37. The government of Iran operates under "the rule by the jurisprudent." (Id. at 21). This theological term means that the Supreme Leader "is acting as the representative here on earth for the hidden Imam, who will return one day at the end of days. And in his absence this representative . . . has the authority to make any decision whatsoever." (Id. at 22).
D. TRIAL BY REVOLUTIONARY COURT
38. The persons who arrested, detained, and eventually executed Siavash, were acting on orders and under the authority of entities belonging to the revolutionary governmental structure. The notice of Siavash's death, published in the official Iranian newspaper Salam, announced that he had been arrested and detained by "unknown soldiers of Imam Zaman." (Pl.'s Ex. 10). Dr. Clawson explained that this was a name used by an organization of the "parallel structures," which is likely "under the control of the [Iranian Revolutionary Guard Corps]" or similar elements of the structure, and which is responsible for "detention and punishment." (Id. at 30).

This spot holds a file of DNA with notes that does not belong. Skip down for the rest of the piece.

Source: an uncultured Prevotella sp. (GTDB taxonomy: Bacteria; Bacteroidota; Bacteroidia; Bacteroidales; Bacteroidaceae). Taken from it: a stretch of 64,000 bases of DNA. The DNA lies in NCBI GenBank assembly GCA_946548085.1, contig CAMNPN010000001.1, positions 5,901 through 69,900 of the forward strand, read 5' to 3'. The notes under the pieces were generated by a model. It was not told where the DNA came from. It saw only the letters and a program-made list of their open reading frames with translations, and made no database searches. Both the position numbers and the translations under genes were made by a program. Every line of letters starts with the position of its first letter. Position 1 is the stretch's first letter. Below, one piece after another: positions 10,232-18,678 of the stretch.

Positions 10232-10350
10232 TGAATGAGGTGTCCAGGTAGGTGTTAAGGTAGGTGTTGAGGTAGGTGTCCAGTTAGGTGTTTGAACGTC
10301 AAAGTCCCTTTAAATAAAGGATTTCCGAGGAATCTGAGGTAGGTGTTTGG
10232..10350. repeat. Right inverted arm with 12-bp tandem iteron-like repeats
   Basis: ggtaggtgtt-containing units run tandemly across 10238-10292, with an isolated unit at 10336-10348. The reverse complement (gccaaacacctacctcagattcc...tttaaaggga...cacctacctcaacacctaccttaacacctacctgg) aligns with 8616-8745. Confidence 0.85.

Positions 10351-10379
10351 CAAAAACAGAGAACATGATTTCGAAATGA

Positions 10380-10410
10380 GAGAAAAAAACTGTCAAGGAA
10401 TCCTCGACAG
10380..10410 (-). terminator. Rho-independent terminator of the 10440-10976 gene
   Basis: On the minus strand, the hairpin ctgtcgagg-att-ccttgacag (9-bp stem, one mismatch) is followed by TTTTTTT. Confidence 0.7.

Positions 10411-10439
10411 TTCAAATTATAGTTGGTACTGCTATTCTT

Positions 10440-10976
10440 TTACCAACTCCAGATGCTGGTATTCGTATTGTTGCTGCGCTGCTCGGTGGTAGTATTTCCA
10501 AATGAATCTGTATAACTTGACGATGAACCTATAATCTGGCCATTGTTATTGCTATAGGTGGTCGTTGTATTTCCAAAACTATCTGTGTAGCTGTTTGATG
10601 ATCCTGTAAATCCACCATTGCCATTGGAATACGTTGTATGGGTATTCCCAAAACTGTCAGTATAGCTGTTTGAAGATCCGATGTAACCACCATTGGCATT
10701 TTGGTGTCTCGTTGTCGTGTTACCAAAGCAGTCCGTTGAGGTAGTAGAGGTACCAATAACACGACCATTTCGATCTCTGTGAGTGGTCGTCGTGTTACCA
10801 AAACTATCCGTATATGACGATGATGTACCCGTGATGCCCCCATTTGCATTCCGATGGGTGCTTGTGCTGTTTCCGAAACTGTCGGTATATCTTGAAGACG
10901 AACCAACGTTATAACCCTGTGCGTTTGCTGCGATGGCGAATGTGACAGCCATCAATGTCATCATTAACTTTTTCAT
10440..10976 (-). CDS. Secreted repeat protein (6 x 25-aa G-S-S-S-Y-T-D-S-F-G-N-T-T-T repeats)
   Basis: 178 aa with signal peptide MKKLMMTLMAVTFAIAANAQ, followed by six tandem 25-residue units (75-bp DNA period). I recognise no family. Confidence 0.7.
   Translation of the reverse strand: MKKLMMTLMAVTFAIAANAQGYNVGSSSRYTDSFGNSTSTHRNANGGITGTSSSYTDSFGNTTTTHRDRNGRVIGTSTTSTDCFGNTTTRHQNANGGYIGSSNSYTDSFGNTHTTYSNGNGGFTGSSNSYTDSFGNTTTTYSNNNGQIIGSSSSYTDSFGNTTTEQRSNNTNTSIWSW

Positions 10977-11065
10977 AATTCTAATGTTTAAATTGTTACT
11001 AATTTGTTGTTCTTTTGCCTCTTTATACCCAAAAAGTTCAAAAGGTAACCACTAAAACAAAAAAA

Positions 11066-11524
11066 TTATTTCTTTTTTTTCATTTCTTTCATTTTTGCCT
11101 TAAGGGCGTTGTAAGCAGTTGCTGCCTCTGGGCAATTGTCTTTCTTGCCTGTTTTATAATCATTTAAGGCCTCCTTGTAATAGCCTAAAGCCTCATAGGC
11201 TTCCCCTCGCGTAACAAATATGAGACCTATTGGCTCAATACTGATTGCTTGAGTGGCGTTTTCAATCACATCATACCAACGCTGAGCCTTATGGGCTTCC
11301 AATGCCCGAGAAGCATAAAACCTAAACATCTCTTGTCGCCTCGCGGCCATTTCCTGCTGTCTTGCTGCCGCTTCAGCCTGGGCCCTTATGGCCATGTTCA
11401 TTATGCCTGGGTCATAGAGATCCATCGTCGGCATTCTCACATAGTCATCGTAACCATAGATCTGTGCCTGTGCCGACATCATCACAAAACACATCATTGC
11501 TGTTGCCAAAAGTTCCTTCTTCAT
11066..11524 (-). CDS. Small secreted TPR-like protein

39. Siavash was eventually brought before the Revolutionary Court, which is a parallel system to the regularly constituted Iranian court system, and which offers an accused little, if any, opportunity to defend himself.
40. Dr. Clawson described the two legal systems in Iran as follows: There is a peculiar legal situation that parallel to the ordinary courts, which are used for many less publicized criminal cases, there then exist an entirely separate system, which seems to function more or less without procedures, and on an ad hoc basis, which operates its own parallel system of judgment and punishment. (Id. at 24-25).
41. Dr. Clawson further explained that the individuals who sit as judges on these Revolutionary Courts often have no formal legal training and some "do not even meet the minimal standards . . . that Islamic traditional law sets down for being judges." (Id. at 33).
42. There is little, if any, "due process" provided to an accused by the Revolutionary Courts. Dr. Clawson explained that:
There are many credible reports that the accused first learn of the charges when they are brought before the court. And that the - that they are given limited, if no opportunity, to defend themselves and that the trials are a summary, lasting minutes. (Id. at 33).